Jason Dovel wrote:
> > >Buzz: I can't lip buzz very well, but then again, not even a lot of
> > >pro's can either. The m-piece buzz is free and flowing, but the extra
> > >air noise is there.
> This is something that never made sense to me -- the section leader of
> our Tpt section last year could play a high G (above high C). But he
> could buzz his lips or his mouthpiece at all. Yet I can buzz just about
> an scale with the mouthpiece alone or without ANYTHING and still can't
> play that high. Is this just a bunch of hoopla about buzzing, or does
> it really help?
There are different opinions on buzzing. Like any exercise, knowing the "why and how" is the problem. Your lead player may be one of those natural "got it all from the factory" genetic trumpet players and maybe cannot buzz. There may also be other deficiencies in his playing that may never improve because of the inability to buzz - it is impossible to say... But neither scenario logically means that you have to be able to free buzz, buzz the mouthpiece, or not to be a good trumpet player.
As you progress and your ears get better, you may find that what you accept as good or even great, may not be that good or great at all...
Buzzing can help certain problems - but like any technique, doing so by young inexperienced players who's apparatai (Peter, is that a word???) are still developing, can do either good, no good or harm. For example, I studied with someone who claimed to be a disciple of Arnold Jacobs when I was in high school (before I met someone who really knew aka John Sizemore). The other teacher (not John) had me doing several exercises which eventually almost destroyed my playing. My sound was the worse it had ever been and flexibility was gone. I don't know if it was my not practicing the exercises properly (though I am considered more than marginally intelligent) or his inability to accurately describe the "how"" and "why" to a high school student and then see that things were not going the right way. I think it was the latter.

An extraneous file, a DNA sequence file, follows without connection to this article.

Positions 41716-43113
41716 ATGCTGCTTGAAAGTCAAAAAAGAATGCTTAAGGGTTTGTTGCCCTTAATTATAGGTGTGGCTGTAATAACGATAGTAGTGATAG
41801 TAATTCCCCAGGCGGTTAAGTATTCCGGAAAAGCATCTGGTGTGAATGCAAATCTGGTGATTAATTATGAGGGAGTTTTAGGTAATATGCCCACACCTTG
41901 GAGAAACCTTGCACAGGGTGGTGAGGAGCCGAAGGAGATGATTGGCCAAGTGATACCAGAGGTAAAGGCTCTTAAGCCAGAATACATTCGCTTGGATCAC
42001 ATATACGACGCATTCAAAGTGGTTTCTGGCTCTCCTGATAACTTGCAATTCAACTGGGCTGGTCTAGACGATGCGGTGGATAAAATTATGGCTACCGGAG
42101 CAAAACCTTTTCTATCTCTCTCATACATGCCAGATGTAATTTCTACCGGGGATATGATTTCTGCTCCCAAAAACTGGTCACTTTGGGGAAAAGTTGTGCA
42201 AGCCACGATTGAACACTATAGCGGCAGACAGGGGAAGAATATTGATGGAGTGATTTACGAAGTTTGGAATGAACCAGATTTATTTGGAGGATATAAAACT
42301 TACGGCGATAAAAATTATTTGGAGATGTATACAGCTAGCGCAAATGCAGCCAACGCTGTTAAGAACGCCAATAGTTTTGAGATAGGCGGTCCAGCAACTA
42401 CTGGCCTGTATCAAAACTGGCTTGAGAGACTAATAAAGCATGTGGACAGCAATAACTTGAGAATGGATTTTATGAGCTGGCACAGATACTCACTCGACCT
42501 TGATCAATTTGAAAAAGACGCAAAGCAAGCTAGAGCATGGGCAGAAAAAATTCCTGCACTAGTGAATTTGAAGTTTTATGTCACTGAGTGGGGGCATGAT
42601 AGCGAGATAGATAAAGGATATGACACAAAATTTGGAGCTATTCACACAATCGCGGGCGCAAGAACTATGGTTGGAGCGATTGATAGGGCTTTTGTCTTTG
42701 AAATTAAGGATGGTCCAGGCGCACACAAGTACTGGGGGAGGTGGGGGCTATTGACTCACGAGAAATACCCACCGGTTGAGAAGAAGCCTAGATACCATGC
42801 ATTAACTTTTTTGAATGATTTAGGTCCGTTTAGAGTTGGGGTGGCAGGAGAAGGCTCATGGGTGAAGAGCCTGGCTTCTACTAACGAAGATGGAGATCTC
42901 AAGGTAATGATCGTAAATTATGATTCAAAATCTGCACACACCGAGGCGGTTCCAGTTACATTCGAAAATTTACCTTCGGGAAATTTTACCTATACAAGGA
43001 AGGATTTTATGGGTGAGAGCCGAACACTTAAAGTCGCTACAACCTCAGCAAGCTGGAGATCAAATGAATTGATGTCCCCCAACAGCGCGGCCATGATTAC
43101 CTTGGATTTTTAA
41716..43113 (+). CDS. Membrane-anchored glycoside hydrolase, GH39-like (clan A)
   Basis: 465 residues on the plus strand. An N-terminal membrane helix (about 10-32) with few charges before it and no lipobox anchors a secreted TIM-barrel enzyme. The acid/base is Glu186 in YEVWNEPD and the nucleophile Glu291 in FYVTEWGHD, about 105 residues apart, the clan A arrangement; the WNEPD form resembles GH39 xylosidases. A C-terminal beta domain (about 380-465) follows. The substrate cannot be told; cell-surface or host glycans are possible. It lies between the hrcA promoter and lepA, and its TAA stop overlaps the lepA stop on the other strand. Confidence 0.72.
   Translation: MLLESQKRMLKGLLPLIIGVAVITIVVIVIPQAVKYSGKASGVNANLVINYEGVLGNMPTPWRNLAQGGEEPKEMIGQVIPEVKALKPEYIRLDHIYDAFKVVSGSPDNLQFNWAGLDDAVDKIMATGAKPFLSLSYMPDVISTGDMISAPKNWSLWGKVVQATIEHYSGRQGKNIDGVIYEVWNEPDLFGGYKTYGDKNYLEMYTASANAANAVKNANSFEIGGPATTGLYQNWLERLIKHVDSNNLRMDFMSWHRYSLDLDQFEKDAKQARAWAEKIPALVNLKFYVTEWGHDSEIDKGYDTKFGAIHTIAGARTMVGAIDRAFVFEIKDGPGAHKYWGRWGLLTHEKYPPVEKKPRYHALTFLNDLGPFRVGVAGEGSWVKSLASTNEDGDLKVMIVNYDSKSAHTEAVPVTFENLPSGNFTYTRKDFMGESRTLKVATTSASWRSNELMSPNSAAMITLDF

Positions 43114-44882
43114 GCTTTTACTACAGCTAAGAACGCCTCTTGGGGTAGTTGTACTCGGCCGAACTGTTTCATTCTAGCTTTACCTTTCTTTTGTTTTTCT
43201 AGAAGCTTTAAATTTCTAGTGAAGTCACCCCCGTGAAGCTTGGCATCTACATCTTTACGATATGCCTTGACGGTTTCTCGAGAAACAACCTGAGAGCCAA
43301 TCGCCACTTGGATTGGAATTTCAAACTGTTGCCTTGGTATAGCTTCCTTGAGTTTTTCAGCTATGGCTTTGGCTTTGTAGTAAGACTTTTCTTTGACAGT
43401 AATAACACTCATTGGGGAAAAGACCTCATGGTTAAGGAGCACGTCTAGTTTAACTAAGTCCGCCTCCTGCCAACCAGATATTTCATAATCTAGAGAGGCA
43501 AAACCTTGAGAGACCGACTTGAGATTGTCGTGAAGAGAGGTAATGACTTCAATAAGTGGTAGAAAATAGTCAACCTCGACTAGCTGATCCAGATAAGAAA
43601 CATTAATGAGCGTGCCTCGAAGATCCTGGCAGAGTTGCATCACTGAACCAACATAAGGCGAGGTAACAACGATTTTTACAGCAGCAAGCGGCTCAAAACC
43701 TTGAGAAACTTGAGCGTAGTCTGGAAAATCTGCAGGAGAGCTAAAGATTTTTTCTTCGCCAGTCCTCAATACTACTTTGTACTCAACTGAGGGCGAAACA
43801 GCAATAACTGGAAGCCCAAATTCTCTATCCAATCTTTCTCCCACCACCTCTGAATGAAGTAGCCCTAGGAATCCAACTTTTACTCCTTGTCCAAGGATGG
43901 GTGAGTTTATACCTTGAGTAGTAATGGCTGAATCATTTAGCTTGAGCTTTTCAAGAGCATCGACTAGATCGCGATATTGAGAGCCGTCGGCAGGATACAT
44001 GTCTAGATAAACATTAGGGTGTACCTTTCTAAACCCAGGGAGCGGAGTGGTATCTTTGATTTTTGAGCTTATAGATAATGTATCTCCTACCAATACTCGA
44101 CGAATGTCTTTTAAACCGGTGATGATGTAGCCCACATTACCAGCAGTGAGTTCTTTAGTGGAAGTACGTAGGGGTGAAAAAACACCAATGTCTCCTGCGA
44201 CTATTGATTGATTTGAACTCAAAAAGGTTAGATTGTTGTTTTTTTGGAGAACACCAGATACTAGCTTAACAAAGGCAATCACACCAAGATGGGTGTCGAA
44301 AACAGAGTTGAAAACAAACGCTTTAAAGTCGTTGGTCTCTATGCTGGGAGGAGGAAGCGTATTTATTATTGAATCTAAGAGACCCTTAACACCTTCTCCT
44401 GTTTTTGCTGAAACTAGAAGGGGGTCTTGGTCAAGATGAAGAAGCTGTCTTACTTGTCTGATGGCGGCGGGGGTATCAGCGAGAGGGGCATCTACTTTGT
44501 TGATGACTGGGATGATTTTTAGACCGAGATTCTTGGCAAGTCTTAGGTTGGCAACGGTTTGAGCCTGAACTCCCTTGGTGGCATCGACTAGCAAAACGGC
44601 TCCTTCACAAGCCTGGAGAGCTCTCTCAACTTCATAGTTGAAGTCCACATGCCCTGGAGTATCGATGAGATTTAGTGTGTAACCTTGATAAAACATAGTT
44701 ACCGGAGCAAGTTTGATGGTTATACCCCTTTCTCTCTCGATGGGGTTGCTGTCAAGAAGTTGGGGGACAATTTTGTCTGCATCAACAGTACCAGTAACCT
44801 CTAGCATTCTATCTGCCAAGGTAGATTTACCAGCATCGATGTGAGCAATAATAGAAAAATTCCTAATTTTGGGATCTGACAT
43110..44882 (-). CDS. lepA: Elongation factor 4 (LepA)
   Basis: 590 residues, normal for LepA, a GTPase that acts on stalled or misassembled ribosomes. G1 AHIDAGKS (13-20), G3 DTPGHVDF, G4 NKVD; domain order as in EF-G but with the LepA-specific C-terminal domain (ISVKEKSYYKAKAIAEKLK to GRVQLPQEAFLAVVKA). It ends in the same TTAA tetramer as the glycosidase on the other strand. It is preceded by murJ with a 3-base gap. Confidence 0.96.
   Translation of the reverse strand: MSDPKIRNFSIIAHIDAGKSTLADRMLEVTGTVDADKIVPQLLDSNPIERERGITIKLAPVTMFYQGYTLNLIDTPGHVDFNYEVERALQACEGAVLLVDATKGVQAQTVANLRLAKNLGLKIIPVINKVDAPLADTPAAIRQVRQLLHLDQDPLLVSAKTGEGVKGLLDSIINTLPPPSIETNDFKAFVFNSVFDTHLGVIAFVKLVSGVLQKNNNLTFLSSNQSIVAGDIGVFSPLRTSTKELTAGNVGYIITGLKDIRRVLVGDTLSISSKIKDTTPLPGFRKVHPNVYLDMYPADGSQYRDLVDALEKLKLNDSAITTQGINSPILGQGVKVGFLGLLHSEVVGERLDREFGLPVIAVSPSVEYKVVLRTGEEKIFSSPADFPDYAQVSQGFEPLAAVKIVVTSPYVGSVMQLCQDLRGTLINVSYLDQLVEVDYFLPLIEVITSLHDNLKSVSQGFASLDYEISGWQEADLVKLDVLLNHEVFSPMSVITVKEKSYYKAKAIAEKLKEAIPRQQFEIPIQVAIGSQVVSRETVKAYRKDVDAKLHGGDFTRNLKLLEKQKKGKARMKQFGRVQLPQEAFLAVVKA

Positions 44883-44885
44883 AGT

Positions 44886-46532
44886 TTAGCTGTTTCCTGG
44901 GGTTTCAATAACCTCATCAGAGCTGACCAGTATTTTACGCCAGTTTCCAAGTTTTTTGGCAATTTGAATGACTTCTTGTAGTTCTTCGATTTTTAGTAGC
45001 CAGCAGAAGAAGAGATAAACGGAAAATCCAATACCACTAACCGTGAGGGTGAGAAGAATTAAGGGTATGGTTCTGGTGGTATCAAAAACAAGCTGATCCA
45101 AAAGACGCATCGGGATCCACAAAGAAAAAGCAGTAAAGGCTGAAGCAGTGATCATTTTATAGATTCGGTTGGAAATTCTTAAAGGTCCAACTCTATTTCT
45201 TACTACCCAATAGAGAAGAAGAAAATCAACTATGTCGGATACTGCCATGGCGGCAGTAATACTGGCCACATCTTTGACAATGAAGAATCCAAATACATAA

All the younger players on this list who are serious about playing (and not
just talking about it) should do whatever it takes to find a competent private
instructor and take lessons - even if you have to barter yard work or something
to pay for them. You may find a lot of teachers are really willing to try to
help young people who "really want to learn" and are willing to pay the price in the practice room to do so.
Don't take no for an answer - bug your parents until they say yes.
It is your future, after all...
Practice without direction may work, but it would be like you trying to come and see me, me telling you that I live in Western North Carolina and good luck finding me. I hope I'm making sense.